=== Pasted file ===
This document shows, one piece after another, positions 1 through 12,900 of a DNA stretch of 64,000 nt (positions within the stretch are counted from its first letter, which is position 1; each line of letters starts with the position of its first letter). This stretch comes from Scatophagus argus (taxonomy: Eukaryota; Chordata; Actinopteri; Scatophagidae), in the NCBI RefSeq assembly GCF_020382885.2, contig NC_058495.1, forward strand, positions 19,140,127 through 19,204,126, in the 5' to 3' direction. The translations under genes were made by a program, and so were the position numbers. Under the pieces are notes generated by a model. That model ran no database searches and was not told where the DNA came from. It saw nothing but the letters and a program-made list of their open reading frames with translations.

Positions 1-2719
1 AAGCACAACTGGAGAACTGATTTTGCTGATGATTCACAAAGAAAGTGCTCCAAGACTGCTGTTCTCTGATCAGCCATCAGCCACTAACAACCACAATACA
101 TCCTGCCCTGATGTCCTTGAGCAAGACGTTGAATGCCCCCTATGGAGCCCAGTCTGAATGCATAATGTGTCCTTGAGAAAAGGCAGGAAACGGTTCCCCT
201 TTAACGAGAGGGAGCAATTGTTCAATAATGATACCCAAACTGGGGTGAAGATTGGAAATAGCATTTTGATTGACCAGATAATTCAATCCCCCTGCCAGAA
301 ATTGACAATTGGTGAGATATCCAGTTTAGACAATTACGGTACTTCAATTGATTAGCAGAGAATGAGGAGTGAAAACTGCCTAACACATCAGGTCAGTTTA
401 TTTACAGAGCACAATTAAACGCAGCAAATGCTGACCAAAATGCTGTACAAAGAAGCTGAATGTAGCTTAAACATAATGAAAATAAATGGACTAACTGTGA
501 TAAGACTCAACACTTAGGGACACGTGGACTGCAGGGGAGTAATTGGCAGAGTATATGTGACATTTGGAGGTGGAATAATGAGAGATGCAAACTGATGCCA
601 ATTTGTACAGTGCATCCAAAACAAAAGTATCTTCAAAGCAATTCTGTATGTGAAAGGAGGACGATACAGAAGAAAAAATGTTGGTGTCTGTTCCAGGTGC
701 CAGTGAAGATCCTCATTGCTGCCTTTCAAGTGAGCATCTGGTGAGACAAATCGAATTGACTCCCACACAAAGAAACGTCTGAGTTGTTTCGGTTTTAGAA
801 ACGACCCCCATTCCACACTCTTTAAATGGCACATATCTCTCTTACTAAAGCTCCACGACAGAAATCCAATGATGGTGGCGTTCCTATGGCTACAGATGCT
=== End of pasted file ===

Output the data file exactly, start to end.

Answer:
This document shows, one piece after another, positions 1 through 12,900 of a DNA stretch of 64,000 nt (positions within the stretch are counted from its first letter, which is position 1; each line of letters starts with the position of its first letter). This stretch comes from Scatophagus argus (taxonomy: Eukaryota; Chordata; Actinopteri; Scatophagidae), in the NCBI RefSeq assembly GCF_020382885.2, contig NC_058495.1, forward strand, positions 19,140,127 through 19,204,126, in the 5' to 3' direction. The translations under genes were made by a program, and so were the position numbers. Under the pieces are notes generated by a model. That model ran no database searches and was not told where the DNA came from. It saw nothing but the letters and a program-made list of their open reading frames with translations.

Positions 1-2719
1 AAGCACAACTGGAGAACTGATTTTGCTGATGATTCACAAAGAAAGTGCTCCAAGACTGCTGTTCTCTGATCAGCCATCAGCCACTAACAACCACAATACA
101 TCCTGCCCTGATGTCCTTGAGCAAGACGTTGAATGCCCCCTATGGAGCCCAGTCTGAATGCATAATGTGTCCTTGAGAAAAGGCAGGAAACGGTTCCCCT
201 TTAACGAGAGGGAGCAATTGTTCAATAATGATACCCAAACTGGGGTGAAGATTGGAAATAGCATTTTGATTGACCAGATAATTCAATCCCCCTGCCAGAA
301 ATTGACAATTGGTGAGATATCCAGTTTAGACAATTACGGTACTTCAATTGATTAGCAGAGAATGAGGAGTGAAAACTGCCTAACACATCAGGTCAGTTTA
401 TTTACAGAGCACAATTAAACGCAGCAAATGCTGACCAAAATGCTGTACAAAGAAGCTGAATGTAGCTTAAACATAATGAAAATAAATGGACTAACTGTGA
501 TAAGACTCAACACTTAGGGACACGTGGACTGCAGGGGAGTAATTGGCAGAGTATATGTGACATTTGGAGGTGGAATAATGAGAGATGCAAACTGATGCCA
601 ATTTGTACAGTGCATCCAAAACAAAAGTATCTTCAAAGCAATTCTGTATGTGAAAGGAGGACGATACAGAAGAAAAAATGTTGGTGTCTGTTCCAGGTGC
701 CAGTGAAGATCCTCATTGCTGCCTTTCAAGTGAGCATCTGGTGAGACAAATCGAATTGACTCCCACACAAAGAAACGTCTGAGTTGTTTCGGTTTTAGAA
801 ACGACCCCCATTCCACACTCTTTAAATGGCACATATCTCTCTTACTAAAGCTCCACGACAGAAATCCAATGATGGTGGCGTTCCTATGGCTACAGATGCT